As I wandered down the cobblestone streets with old time jazz music singing in my ears, the smell of fresh churros wafted from a stand on the next corner. Clothes hung on lines strung between third story windows, and neighbors spoke in passionate Spanish between their ornate balconies. The early afternoon sun was reflecting off of the faded pastel paint that coated each building yet seemed to bounce more vibrantly from the vintage cars that would meander past us every few minutes. Like a trip back in time, our trip to Havana was shocking, inspiring, and a special treat that few have partaken in. Although I was only in Cuba for three days, it was just enough to learn the top ten things that I think a traveler has to do in order to get the full Cuban experience!
Take a Weekend Trip
The flight from the Tampa International Airport to Havana is only a few minutes above an hour. So, when I was daydreaming about where I should go for my 21st birthday, Cuba was actually the easiest destination on my bucket list to hit! November 4th landed on a Sunday this year, and since I’m still in college, a weekend trip was my only option. I quickly learned that this amount of time is perfect for someone who wants a taste of Havana before jetting off back to the States. Before I knew it I was in a vintage car heading towards my casa particulares.
A casa particulares is Cuba’s version of Airbnb, before Airbnb took hold here. Prior to the times of short-term rentals and apartment sharing, Cuba’s tradition was for local’s to open their homes to backpackers so that they could get an authentic experience. Funny enough, I found mine on Airbnb, but as I explored Havana there were signs everywhere directing to popular backpacker locations. If you are a super adventurous expeditioner, you can book your flight, take a cab to the middle of the city, and then find your accommodation through word of mouth. I’m not quite at that level yet, so I booked my stay about eight weeks in advance. One tip - make sure it has a balcony, because they’re a signature in Havana!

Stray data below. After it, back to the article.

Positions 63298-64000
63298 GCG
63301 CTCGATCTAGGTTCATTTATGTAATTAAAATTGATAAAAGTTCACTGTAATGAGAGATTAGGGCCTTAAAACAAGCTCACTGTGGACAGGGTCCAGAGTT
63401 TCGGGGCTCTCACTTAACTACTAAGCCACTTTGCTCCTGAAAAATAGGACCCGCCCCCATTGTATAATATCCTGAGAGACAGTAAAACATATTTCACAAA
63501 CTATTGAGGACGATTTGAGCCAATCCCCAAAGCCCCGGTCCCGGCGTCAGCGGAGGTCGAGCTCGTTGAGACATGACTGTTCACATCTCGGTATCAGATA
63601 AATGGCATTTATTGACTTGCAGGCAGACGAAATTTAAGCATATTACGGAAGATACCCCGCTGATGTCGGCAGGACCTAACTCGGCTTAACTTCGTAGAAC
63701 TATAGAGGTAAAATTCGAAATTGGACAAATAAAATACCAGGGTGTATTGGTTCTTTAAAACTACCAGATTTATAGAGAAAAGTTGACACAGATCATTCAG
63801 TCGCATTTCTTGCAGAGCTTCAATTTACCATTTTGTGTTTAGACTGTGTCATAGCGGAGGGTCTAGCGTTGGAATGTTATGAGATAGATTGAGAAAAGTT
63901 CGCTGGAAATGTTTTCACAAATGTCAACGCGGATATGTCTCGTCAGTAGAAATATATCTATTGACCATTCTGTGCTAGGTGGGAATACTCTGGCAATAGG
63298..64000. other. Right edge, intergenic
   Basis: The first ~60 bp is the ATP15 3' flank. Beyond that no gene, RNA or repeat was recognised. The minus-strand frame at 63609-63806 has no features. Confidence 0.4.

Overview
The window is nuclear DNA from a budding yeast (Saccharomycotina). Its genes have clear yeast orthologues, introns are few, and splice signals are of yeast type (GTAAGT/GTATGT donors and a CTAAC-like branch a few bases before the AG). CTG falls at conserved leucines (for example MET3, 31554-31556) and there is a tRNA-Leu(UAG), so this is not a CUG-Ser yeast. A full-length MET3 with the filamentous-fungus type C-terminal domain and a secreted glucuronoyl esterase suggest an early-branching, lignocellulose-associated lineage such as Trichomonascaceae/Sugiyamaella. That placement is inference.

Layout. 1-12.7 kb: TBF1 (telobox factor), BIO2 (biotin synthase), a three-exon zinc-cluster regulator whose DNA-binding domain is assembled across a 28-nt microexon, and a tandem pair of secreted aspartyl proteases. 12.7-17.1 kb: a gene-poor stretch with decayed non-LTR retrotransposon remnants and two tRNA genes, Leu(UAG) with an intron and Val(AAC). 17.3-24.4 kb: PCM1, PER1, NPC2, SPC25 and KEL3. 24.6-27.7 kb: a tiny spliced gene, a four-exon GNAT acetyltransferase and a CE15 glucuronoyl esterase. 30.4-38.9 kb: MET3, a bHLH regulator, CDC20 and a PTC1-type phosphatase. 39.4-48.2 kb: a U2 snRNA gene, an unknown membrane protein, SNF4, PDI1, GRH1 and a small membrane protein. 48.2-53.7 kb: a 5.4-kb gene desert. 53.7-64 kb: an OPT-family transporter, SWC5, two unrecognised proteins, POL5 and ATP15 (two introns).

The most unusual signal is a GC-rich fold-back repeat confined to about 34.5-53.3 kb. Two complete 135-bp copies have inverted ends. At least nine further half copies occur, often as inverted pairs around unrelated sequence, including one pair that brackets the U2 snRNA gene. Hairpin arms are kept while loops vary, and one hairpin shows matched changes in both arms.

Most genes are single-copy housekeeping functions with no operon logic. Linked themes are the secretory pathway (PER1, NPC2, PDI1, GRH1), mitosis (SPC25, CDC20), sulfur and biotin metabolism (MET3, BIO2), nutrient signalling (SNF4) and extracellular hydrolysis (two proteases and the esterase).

Wander Old Havana
You can find all of the iconic symbols of Cuba in Old Havana, or Havana Vieja if you want to try out some Spanish. You’ll quickly see why Havana is sometimes called the City of Columns, because neoclassical architecture is everywhere. The narrow roads, multi-colored buildings, palm trees, and artwork make this traditional city an Instagrammer’s dream. You’ll be tempted to whip out your camera every time you turn a corner. Make sure to visit the plazas, because you’ll find great food and historic landmarks in each.
Walk the Malecon
The Malecon actually surprised me! I didn’t expect to love this strip of sidewalk so much, but it gives travelers stunning views of historic forts, the sea, locals hanging out on the ledges, and churro and ice cream carts galore.
Ride in a Vintage Car
Does this even need explanation? Cuba is known for the cars that are frozen in time, and even as someone who is definitely not a ‘car person’, I absolutely loved it. You could hire a personal car for an hour to drive you to all the Havana sites, which costs $60, or you can just have one take you to dinner. These cars make a fantastic edition to date night, and you’ll get an awesome picture to boot!
Have Dinner at La Guarida
La Guarida is one of the most famous restaurants in Central Havana, and for good reason. The interior design paired with the captivating entrees makes for a dinner you won’t soon forget. Seats fill up quick, so I’d suggest making a reservation online about two weeks before you plan to eat there. Also, show up about ten minutes before, so you have enough time to explore the building before sitting down to eat.
Cuban rum is favored all over the world, so while you’re here you might as well drink up! Every restaurant I visited had a drink menu twice as long as the food menu, with the craziest drinks I’ve ever heard of. My personal favorites were the classic daiquiri (very refreshing after a day in the sun), limonade (don’t be fooled, it definitely has some kick to it), and the Cuba libre (super fun, super strong). And don’t fret - the prices were awesome too! I usually only paid $2-$4 for a large drink, which made me a very happy birthday girl.
Explore an Old Fort
My second day led me into an old fort that lives right off of the Malecon. It’s been turned into a museum, but didn’t have any of the fancy ropes or taped-off artifacts. From guns found at the bottom of the ocean to replicas of historic ships, this museum was really, really cool. My tip is to climb to the top of the stairs, which will lead you onto the roof and give you stunning views of Havana
Listen to Music
This one can’t really be helped, because Cubans love their music. No matter where you are, you’ll hear someone’s radio or a grandmother’s lullaby through the open windows. Every restaurant’s vibe will be defined by the music it plays, so pay attention and listen up, because you might hear a song you recognize.
Talk to the Locals
Finally, Cubans are the best storytellers. Everybody wants to talk to you, ask you where you’re from, tell you their favorite places in the city. They want to know all about your life too! If you’re open, you can make some really great connections right at the bar.
Did I miss something? If you’ve been to Cuba, or this post has inspired you, leave us a comment below. Click here to be a part of our Acanela Cuban expedition!
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